You don't often hear about Haber & Bosch outside of a chemistry class, and this book does a good job of explaining the scientific and political implications of an industrial process without getting bogged down
Apr 08, 2009 Prasanna rated it it was amazing  ·  review of another edition
A fascinating back-story of the pre-eminent position nitrates held in human lives and how a chemical process averted genocide by starvation for the human race, and lets the present civilisation live way beyond the means of "organic" production.
Also engrossing is the story of inventors Carl Bosch and Fritz Haber and their different paths and contributions to modern science and society, and of course the jewish-nazi conflict. A very good book because it draws a parallel between an earlier crisis t
Jul 13, 2015 David rated it it was amazing  ·  review of another edition
I read this book at the insistence of my father, as I (perhaps in a bit of snobbery) thought a book about fertilizer would be extraordinarily dull. I could not have been more wrong. Written by a relatively unknown author of scientific books, the prose is eminently readable and elegant, and the story of the development of the Haber-Bosch process which has solved Thomas Malthus' and Sir William Crooke's (to name two of many) prognostication of mass starvation due to the lack of something that is a ...more
John Valesano
Dec 06, 2014 John Valesano rated it really liked it  ·  review of another edition
Shelves: world-war-ii
Fascinating book about the discovery and implementation of an industrial process to fix nitrogen from air under high pressure and heat. The process allowed Germany to produce fertilizer, explosives, and poison gas to both help and harm the earths quickly expanding human population. Haber the scientist and Bosch the industrialist together perfect the process while working for BASF chemical company at the turn of the 20th century. It allows Germany to become independent from the Peruvian and Chili ...more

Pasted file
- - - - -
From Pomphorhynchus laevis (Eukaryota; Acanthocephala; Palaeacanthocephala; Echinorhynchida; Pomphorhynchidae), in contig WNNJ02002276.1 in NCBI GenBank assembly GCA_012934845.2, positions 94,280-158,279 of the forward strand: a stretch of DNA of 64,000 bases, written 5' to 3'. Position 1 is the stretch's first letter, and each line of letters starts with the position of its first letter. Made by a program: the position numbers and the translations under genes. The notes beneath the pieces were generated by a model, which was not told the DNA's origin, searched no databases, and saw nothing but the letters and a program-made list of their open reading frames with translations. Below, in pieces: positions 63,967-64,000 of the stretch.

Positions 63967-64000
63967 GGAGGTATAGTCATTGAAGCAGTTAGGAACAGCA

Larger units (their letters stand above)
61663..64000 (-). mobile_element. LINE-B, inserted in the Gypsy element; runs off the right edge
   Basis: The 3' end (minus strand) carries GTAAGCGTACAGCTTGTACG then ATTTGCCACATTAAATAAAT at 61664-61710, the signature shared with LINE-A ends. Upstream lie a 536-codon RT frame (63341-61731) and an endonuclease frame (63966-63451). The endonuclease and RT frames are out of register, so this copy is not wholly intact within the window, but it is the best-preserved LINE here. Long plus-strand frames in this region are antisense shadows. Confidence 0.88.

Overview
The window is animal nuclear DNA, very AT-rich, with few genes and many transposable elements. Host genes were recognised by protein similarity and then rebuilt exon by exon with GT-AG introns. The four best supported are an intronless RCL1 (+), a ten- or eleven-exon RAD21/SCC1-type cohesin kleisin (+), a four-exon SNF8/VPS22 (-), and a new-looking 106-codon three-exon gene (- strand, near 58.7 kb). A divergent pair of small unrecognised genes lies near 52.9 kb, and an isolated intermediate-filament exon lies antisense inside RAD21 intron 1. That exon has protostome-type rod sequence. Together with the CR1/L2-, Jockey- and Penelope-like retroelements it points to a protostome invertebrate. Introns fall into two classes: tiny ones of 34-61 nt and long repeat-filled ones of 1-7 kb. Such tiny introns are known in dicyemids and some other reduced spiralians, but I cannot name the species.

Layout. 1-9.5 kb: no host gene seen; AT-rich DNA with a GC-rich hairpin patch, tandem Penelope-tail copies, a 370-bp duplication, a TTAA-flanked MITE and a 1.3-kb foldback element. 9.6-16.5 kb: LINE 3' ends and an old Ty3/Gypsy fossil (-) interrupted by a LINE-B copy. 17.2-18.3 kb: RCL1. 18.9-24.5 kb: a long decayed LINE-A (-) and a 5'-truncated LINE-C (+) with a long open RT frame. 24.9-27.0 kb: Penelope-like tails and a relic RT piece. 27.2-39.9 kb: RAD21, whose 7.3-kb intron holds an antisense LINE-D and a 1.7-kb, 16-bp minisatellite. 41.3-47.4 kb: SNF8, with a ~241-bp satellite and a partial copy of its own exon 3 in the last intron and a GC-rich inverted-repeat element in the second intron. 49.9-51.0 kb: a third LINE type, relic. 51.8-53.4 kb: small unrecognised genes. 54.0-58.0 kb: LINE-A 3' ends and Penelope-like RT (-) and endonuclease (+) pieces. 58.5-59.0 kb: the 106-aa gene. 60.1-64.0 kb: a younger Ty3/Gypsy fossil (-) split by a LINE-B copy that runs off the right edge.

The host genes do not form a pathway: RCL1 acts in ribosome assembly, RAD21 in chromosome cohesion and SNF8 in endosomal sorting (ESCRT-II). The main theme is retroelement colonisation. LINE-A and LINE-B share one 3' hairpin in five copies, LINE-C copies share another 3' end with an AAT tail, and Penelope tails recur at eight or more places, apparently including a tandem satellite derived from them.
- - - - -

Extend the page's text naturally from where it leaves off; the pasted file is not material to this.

Lindsay Luke
Oct 01, 2013 Lindsay Luke rated it it was amazing  ·  review of another edition
Shelves: listened
This book is the story of two scientists who developed a process to make Ammonia out of nitrogen in the air. This ammonia could in turn be made into both fertilizer and explosives. The methods that they developed also led to the gas used as a weapon in WWI and the gas used in concentration camps in WWII and the synthetic fuel that fueled the Wehrmacht, as well as huge chemical companies like BASF and IG Farben. In addition to these developments, we see the role of Germany in both world wars, the ...more
Charles Shapiro
Mar 10, 2013 Charles Shapiro rated it it was amazing  ·  review of another edition
The synopsis in Goodreads covers the general course of the book, but puts more emphasis on the final outcome than the process, which does not reflect the relative focus of the book. This book does an excellent job of explaining the need for nitrogen fertilizers, the history of the commercial trade, and just how difficult is was to develop the process to convert nitrogen gas to ammonia. Some of the science is slightly off the mark, but is not critical to the story.

What was left out of the review
Dec 01, 2009 Shruts rated it liked it  ·  review of another edition
I work in the fertilizer manufacturing industry- so, I am here to tell you this is not a technical tome of science and engineering, although it feebly tries. It is the tragic story of how in the early 20th century, somehow plowhares, inexpensive fertilizer to feed the hungry masses, morphed into the swords of the Nazi war machine.

The individual stories of the inventors of the modern process to manufacture synthetic ammonia, Nobel prize winners Fritz Haber and Carl Bosch, are equally tragic, with
May 28, 2009 David rated it it was amazing  ·  review of another edition
Fascinating history of the Haber-Bosch process for making ammonia (and then nitrate-fertilizer or nitric acid or munitions).

The main part of the book - the story of German Fritz Haber and Carl Bosch and their quest to be the first to fix nitrogen from the air on a large commercial scale - is book-ended by 2 equally interesting sections.